Home15 forum Plants market Looking for my mothers peony

last updated by Susanne 1 month ago
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    • #25898
      Susanne
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      @susanne
      Topics: 1
      Replies: 1

      Does anybody know the name of this peony? It goes back to the 50’s in Sweden and is fragrant. I suspect some kind of peony sinensis. I was able to bring it to Switzerland, but now it seems not to have survived a very mild winter.

      peonia sinensis

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    • #25900
      khurtekant
      Moderator
      @khurtekant
      Topics: 36
      Replies: 29

      Hello Susanne,

      It’s always hard to tell from a single image what variety a peony is, especially since there are thousands of different cultivars, of which many are understandably much alike. It’s a ‘bomb’ form with some white petals in the middle and the outer layer of petals pink. Many fit that bill, but a common one is ‘Sorbet’. I cannot find much about that peony, it’s not registered with the APS, all Google tells me is that it should be a Dutch introduction, date not really given. But it’s very easy to find, thus it must have been around for quite a long time. Simply search with Google for ‘paeonia lactiflora sorbet’ and you’ll find scores of e-shops selling it (and you can have a look at several images to compare), although it’s probably a bit late to buy it now, better wait for Fall.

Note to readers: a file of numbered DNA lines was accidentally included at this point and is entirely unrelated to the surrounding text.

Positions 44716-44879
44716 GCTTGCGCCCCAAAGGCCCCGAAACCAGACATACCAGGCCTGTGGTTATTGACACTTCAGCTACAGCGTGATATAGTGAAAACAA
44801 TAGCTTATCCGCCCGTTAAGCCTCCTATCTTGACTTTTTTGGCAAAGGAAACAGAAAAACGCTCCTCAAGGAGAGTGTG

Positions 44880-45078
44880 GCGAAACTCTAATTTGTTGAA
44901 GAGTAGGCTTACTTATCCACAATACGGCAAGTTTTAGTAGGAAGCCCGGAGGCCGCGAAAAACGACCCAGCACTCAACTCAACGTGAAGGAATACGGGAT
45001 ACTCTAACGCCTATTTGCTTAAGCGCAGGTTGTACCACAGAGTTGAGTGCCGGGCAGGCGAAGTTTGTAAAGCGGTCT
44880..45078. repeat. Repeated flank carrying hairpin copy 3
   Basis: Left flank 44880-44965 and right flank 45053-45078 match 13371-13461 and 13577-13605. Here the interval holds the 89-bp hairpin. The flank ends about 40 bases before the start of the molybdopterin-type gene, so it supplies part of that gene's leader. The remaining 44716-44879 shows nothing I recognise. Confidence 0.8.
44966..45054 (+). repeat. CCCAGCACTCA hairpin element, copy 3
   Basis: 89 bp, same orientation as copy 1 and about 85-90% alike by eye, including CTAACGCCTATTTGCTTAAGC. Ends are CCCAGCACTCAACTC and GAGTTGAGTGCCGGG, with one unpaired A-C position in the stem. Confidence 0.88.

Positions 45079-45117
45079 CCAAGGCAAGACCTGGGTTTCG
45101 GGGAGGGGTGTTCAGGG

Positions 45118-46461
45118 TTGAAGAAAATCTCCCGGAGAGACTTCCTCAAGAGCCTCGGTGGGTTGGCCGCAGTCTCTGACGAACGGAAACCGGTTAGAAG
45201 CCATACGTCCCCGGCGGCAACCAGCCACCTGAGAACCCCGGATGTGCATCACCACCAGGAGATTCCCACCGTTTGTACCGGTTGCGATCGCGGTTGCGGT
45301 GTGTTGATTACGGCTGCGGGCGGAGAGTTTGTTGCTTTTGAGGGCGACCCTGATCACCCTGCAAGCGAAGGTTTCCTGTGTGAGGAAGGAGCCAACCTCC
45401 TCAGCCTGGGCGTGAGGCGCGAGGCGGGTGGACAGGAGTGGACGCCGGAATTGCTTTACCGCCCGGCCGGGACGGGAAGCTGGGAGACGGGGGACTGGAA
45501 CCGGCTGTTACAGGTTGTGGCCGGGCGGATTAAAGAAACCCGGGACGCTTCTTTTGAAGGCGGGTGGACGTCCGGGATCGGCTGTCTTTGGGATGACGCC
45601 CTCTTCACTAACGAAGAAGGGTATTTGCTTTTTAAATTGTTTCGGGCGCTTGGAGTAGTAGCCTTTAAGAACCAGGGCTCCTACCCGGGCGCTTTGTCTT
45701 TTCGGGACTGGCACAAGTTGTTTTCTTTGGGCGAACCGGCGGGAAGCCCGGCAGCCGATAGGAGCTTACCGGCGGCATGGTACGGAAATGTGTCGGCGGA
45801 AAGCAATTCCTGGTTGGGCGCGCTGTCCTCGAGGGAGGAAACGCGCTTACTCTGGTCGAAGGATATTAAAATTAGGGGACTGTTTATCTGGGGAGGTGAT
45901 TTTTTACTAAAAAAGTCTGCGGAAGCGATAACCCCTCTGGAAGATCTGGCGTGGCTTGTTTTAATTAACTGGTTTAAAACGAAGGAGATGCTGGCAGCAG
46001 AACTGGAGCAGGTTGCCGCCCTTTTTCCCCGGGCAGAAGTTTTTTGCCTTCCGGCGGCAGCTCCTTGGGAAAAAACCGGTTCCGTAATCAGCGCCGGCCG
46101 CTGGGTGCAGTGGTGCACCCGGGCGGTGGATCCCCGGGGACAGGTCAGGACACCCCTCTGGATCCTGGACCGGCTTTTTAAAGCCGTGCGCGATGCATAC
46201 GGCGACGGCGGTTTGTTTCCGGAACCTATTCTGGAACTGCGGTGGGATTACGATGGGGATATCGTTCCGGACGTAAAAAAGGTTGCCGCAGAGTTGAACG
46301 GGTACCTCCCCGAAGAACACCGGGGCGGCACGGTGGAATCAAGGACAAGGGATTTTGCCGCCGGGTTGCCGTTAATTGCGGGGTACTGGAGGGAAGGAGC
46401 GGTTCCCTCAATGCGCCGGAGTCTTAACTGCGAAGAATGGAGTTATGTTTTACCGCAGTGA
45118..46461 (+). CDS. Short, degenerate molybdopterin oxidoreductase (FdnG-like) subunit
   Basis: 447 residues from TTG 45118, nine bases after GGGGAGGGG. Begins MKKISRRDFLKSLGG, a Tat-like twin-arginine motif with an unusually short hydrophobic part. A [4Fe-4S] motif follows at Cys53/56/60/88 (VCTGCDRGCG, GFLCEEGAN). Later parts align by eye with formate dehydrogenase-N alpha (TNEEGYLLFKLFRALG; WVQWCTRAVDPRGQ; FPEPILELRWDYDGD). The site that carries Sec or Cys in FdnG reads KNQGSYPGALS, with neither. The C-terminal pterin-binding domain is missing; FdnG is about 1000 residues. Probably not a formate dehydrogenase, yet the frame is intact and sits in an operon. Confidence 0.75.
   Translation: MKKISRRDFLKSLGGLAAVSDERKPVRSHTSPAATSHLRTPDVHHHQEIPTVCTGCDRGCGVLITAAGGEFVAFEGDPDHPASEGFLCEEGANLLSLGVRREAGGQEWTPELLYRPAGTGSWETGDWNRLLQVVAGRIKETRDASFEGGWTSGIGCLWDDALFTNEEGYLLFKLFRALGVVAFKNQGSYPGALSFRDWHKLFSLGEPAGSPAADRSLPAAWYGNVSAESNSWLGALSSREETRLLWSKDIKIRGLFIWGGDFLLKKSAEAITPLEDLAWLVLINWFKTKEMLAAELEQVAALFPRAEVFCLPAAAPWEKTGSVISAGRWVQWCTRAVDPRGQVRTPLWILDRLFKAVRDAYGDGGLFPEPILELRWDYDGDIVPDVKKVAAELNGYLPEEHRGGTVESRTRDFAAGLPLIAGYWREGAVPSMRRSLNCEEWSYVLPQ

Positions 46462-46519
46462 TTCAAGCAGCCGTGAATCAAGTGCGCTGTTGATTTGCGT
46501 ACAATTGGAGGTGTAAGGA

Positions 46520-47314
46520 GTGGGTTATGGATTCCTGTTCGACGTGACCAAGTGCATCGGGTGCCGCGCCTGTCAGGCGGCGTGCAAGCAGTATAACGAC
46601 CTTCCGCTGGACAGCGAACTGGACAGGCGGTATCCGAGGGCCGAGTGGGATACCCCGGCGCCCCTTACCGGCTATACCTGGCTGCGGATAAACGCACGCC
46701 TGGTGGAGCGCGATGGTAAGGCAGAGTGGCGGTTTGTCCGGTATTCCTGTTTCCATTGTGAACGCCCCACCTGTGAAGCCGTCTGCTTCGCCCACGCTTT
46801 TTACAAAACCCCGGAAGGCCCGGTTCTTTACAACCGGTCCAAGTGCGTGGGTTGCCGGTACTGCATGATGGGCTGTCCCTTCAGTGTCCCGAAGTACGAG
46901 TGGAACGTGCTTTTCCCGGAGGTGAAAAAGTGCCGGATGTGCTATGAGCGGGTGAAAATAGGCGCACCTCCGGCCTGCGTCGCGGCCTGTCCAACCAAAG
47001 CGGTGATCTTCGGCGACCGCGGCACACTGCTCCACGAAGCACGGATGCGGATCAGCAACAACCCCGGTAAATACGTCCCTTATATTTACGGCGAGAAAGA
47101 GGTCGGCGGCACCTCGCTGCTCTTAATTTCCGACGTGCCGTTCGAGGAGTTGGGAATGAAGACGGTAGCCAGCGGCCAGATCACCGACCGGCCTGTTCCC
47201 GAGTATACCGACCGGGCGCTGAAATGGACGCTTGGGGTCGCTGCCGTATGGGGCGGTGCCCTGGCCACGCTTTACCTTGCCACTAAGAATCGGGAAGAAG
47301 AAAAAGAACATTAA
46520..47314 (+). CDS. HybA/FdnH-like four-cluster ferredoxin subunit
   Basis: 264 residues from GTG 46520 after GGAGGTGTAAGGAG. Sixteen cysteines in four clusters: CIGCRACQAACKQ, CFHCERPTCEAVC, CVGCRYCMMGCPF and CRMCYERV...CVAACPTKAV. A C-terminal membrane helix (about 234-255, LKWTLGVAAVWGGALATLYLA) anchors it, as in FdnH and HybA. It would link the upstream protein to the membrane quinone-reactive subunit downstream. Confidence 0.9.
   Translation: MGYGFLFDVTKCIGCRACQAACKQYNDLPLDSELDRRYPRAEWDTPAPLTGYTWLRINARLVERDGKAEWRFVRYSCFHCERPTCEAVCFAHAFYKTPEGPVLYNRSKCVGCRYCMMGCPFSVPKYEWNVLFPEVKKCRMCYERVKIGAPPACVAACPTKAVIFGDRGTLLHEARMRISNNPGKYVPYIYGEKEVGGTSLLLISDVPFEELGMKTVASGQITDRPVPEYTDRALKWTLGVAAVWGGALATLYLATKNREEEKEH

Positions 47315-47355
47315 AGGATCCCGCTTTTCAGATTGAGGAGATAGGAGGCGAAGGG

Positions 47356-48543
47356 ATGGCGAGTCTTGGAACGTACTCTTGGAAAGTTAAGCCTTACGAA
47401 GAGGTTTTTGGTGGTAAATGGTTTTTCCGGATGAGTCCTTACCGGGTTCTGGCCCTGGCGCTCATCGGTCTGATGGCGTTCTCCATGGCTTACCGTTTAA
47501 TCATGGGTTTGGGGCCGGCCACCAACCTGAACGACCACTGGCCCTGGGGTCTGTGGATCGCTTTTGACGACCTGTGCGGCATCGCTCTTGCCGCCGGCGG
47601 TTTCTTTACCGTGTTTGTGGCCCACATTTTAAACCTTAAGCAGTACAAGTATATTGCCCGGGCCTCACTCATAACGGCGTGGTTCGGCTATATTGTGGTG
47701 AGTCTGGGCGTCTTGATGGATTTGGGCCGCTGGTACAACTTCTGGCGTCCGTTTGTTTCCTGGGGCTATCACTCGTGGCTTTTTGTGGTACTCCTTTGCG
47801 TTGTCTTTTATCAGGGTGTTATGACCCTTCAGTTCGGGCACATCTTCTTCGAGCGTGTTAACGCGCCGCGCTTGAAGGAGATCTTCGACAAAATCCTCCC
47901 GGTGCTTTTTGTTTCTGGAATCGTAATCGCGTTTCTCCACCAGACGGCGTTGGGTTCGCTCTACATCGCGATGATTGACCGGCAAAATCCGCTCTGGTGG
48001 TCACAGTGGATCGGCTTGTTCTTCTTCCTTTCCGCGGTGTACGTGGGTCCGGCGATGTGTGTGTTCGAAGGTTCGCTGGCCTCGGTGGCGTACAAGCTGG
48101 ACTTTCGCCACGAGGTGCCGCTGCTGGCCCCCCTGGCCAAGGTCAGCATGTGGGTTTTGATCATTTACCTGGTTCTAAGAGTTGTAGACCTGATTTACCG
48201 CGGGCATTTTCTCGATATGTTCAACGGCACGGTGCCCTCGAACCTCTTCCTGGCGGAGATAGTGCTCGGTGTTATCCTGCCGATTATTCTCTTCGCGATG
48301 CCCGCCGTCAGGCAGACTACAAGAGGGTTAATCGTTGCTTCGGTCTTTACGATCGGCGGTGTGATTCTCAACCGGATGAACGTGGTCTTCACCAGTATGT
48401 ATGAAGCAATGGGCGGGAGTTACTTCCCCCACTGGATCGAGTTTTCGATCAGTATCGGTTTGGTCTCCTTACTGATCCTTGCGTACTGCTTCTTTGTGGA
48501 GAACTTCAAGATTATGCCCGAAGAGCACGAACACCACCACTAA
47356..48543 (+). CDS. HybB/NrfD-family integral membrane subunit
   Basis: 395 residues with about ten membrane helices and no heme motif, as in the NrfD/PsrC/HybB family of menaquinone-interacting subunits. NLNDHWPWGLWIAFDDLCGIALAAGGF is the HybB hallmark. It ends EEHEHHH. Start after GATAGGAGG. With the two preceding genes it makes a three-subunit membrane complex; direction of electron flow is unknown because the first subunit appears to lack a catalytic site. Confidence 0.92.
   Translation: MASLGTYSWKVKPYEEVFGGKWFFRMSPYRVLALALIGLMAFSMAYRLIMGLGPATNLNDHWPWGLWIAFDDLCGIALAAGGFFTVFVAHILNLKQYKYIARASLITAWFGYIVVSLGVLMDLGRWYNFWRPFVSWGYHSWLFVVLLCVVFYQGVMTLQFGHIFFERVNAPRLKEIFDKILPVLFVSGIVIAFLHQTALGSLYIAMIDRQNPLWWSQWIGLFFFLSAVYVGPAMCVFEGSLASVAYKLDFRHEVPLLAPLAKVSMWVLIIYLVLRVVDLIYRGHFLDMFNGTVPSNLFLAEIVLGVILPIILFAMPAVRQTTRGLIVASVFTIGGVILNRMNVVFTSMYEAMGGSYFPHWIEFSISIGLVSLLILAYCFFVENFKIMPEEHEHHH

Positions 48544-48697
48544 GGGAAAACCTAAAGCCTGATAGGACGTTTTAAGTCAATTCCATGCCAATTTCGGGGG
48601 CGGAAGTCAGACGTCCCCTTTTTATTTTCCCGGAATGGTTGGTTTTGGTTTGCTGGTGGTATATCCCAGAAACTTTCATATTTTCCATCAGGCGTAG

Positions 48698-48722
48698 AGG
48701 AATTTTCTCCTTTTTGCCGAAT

I don’t think the ‘mild’ winter killed it by the way. Peonies can tolerate quite some cold, paeonia lactiflora for sure. Probably other plants overtook it’s root system and took all nutrients away or the foliage was below other plants and it simply didn’t grow very well. Anyway, I’m pretty sure they can take the cold in Switzerland (perhaps not high up in the Alps, but normal conditions shouldn’t be a problem).

      All the best,

      koen hurtekant

      Growing peonies for cutflowers in Belgium. Also hybridizing them.

    • #25901
      Susanne
      Participant
      @susanne
      Topics: 1
      Replies: 1

      Thank you, koen hurtekant, for the extensive reply which I found very encouraging! I have to admit the blame for it disappearing, it wasn’t the mild winter, but rather that I had it replanted last year and it had too little light at that spot. Its cousin, a plain old Paeonia × festiva, survived and has now been replanted in a sunny spot.

      peonia sinensis

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